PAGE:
Intracytoplasmic Sperm Injection (ICSI)
Fertilization involves a complex series of physical and biochemical events, which take place between the egg and sperm. Though IVF places sperm and eggs together, a sperm must still be able to penetrate the egg for fertilization to occure. To do this, the sperm must be able to secrete enzymes to enable it to move through the cumulus mass which surrounds the egg. It then must attach to and drill through the protein coat (zona pellucida) which protects the egg, and to attach to the egg membrane. The egg must be able to engulf the sperm and to cause the sperm head to swell and become a male pronucleus. This will then combine with the female pronucleus to complete the process of fertilization. The failure of any one of these processes results in no fertilization.
In our on-site lab, we perform advanced micromanipulation techniques, utilizing extremely fine needles, pipettes and microscopy. With ICSI, a single sperm is injected into the egg to allow for fertilization. Oocytes are retrieved using standard IVF stimulation and recovery techniques. Mature oocytes are carefully held with a pipette, and under microscopic guidance, a fine glass needle is used to inject a single sperm into the egg itself. The oocytes will then be cultured and observed for fertilization and cleavage as in any IVF cycle. Depending on the number of cleaved embryos available, some or all will be transferred to the uterus 72 hours after oocyte retrieval. Extra embryos may be frozen.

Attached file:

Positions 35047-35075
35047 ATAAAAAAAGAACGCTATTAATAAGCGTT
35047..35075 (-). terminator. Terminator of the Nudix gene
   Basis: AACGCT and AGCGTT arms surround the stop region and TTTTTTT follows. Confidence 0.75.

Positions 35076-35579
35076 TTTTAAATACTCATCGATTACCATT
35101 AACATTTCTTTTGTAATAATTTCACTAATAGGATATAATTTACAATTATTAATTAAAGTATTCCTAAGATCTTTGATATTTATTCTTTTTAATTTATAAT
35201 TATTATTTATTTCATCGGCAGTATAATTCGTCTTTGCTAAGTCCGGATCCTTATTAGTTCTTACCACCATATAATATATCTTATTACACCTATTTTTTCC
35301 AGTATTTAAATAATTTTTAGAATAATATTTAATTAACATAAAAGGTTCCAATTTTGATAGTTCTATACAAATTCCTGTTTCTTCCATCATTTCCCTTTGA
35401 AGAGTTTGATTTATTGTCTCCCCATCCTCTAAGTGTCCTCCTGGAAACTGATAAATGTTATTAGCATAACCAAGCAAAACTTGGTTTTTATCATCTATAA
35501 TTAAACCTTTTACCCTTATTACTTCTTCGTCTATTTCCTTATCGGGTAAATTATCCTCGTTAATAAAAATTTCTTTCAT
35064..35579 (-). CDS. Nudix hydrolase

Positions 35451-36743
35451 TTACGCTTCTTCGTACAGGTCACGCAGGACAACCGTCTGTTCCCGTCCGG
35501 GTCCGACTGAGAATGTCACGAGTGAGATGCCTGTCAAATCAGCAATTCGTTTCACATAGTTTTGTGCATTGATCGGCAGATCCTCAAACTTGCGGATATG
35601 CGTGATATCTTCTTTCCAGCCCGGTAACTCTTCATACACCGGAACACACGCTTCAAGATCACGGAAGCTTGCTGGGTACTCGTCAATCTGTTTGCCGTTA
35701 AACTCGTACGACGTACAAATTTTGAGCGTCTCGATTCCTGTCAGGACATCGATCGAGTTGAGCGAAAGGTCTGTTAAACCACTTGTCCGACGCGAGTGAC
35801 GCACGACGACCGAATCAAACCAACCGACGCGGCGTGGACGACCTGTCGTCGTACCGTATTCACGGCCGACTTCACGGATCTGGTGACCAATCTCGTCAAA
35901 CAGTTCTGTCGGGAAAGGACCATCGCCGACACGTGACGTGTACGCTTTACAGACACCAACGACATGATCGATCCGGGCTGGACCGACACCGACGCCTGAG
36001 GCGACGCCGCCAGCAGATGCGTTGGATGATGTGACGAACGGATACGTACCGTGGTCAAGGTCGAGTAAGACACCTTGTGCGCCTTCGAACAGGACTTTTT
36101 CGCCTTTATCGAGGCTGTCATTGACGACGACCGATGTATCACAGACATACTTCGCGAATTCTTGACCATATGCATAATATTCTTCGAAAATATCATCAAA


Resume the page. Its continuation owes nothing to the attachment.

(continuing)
Qick Time Clip of ICSI proceedure
You must have Quick Time installed to play.
A single sperm is injected from the needle on the right.
Caring for you, Caring for your heath & Caring for your future
5190 E Farness Drive #114 Tucson, Arizona 85712